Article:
The view from below

ED: How did your background and knowledge of history inform the way you wrote The Dressmaker’s War?

MC: South London seemed the natural location for my novel. My parents originated there and my childhood was filled with a repertoire of family stories set in the docks and markets, houses and streets of what they called the real London. I knew that historical and urban landscape, and its social topography. My academic specialism was the middle decades of the 20th century so setting my novel in that period came naturally, too.
I am passionate about history ‘from below,’ so it was natural for me to make my character representative of two historically disenfranchised groups – the working-class and women. There are other communities too, passed over by historians for being the wrong race, gender, ethnicity, faith or sexuality, or the wrong side of struggle, so I do feel that history – and/or its ally, fiction – can help reclaim these hidden pasts. We need these correctives to enhance our understanding of the complex, varied, volatile and fragile social world we inhabit.

Wells Literary Festival.002
Cleaning the pavement like this, in front of the threshold, was a mark of working class pride and respectability.

Transitions

ED: Mary, you were a professor of history for many years before you turned to writing fiction. Did you always know that you wanted to write fiction?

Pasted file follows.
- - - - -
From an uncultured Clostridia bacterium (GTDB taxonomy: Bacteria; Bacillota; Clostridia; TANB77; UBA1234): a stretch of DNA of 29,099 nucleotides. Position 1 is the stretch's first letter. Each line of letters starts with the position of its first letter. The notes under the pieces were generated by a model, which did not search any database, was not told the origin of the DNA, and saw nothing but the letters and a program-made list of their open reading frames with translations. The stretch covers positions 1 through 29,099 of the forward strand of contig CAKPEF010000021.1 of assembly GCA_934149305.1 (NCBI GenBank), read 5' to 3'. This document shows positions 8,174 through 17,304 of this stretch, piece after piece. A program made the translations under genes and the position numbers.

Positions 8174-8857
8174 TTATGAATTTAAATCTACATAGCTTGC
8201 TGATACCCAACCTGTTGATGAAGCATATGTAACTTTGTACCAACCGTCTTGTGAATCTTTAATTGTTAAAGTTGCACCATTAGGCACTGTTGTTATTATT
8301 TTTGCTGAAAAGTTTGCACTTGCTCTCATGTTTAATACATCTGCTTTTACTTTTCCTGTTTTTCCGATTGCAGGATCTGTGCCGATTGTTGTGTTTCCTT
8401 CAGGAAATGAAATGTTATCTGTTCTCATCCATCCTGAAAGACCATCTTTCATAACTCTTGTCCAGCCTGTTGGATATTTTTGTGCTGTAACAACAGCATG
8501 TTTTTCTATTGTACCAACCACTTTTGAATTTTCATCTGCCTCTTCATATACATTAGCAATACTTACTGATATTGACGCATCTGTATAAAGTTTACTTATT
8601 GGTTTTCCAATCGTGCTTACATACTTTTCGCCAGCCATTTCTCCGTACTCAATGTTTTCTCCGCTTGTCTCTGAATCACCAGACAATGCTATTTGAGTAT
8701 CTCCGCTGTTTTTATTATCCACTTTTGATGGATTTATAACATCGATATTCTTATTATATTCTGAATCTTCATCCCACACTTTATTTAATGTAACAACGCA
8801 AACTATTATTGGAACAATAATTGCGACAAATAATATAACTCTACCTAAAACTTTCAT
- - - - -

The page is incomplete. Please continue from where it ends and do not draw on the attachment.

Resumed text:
MC: History and literature have been my two great passions and I have wanted to do both since I was a child. History promised a more realistic career to support a family, so I chose that passion first. Despite being widely published as a historian, I never felt I could call myself a ‘writer’ until I had published a work of fiction. I wanted to be up there!

ED: What was that transition like, from writing history to writing fiction?

MC: I was (and remain) on a steep learning curve. On the face of it, there are crossovers between history and fiction. Both operate with prose, narrative, characters, with mentalities and context. But a historian’s approach is omnipresent, forensic and cerebral, a novelist’s partial, fluid and involved. Historians have evidence to support their characters and context, and to present an authentic interpretation of what happened in the past. Novelists have to invent everything: characters, evidence and context to create that aura of authenticity. They need to inhabit the world of their novel and its people in order to portray the illusion of reality, to invent detail that historians have no concern with. On the other hand, a novelist is not constrained by the evidence in a way that a historian is, can invent and circumvent, lie and speculate.

Published in 1989, my study of Lambeth was one of the source books for my novel.

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